Legal Remedies for the Resource Curse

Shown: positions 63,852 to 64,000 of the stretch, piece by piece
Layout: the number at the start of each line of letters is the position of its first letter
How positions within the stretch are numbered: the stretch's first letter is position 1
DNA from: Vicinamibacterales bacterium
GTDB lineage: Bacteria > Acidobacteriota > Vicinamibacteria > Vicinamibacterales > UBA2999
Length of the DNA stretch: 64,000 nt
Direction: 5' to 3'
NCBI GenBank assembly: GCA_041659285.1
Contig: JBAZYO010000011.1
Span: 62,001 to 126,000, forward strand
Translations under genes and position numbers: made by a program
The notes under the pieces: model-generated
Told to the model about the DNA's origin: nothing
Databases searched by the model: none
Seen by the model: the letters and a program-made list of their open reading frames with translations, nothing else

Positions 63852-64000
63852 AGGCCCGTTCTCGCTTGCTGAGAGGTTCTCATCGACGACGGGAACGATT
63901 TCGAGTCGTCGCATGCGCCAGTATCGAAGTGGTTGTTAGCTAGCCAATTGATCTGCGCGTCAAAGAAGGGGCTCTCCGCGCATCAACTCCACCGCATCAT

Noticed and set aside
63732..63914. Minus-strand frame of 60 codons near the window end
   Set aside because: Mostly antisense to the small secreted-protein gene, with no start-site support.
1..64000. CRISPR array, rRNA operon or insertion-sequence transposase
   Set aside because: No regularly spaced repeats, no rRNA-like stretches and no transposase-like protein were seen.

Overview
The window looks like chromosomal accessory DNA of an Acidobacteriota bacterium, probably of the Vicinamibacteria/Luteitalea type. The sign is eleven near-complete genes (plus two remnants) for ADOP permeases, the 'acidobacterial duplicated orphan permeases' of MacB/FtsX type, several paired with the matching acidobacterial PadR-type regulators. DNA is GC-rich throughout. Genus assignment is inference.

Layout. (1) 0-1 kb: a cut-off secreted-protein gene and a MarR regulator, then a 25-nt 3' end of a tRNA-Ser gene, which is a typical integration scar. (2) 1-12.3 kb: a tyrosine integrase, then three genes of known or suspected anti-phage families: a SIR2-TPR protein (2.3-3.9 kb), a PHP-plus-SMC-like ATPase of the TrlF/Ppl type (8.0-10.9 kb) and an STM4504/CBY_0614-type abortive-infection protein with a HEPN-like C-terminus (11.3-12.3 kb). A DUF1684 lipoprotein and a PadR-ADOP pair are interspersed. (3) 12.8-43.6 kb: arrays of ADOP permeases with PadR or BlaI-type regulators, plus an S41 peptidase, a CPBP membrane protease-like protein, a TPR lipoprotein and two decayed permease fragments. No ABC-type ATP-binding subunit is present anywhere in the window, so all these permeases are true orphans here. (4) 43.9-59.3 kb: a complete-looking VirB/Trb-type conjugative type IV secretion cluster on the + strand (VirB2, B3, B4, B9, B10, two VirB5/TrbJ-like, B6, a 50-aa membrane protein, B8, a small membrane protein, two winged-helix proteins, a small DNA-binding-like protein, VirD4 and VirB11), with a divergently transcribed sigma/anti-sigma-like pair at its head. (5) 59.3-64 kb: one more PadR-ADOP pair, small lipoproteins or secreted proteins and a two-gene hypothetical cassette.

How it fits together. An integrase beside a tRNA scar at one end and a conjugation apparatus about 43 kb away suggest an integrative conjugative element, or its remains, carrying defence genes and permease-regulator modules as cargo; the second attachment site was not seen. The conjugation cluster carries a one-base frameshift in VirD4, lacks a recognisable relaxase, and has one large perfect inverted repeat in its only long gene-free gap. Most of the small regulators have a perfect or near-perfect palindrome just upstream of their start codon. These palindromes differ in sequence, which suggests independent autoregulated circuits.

This report reviews some of the main legal instruments used to date to combat natural resource corruption—as well as new, untested legal remedies that appear promising. Focusing on resource spoliation in Africa, it provides case studies to demonstrate what has and has not worked. The report treats the "home countries" of resource extraction companies separately from the "host countries" where they operate. It looks at both criminal and civil means of redress. Although corruption in transnational resource extraction is generally subject to inadequate legal safeguards, the report identifies opportunities for civil society action. To date, public interest lawyers have focused primarily on human rights violations and environmental damage associated with the extractive industries. Legal responses to corrupt practice itself remain relatively rare, despite the fact that spoliation can occur independently of human rights or environmental abuse, and often underlies these broader problems where they occur. The establishment of a legal environment that renders the theft of public assets, bribery, and money laundering impossible, or at least unprofitable, would be a significant step toward ending resource spoliation, and diminishing the human rights and environmental violations that accompany it. The principal agents of spoliation, as the term is used here, are public officials in natural resource-rich “host” countries, multinational corporations in the extractive industries, and banks. The latter two generally operate out of the world’s largest economies (“home countries”), and are often members of the OECD (Organization for Economic Cooperation and Development). It is true that large-scale natural resource extraction operations utilize very different refining and delivery-to-market processes, and extraction operations occur in vastly different geographical and political environments. Nevertheless, large-scale natural resource extraction deals are often structured very similarly across industries (from oil to precious metals), regions, and political circumstances. For example, they inevitably require huge capital investments, often from large multinational corporations. These corporations need sophisticated multinational banks to manage their capital investments through financial instruments such as letters of credit and multitranche financing, and to receive and reliably retain the huge revenues. Such operations cannot be managed by local banks in poor countries.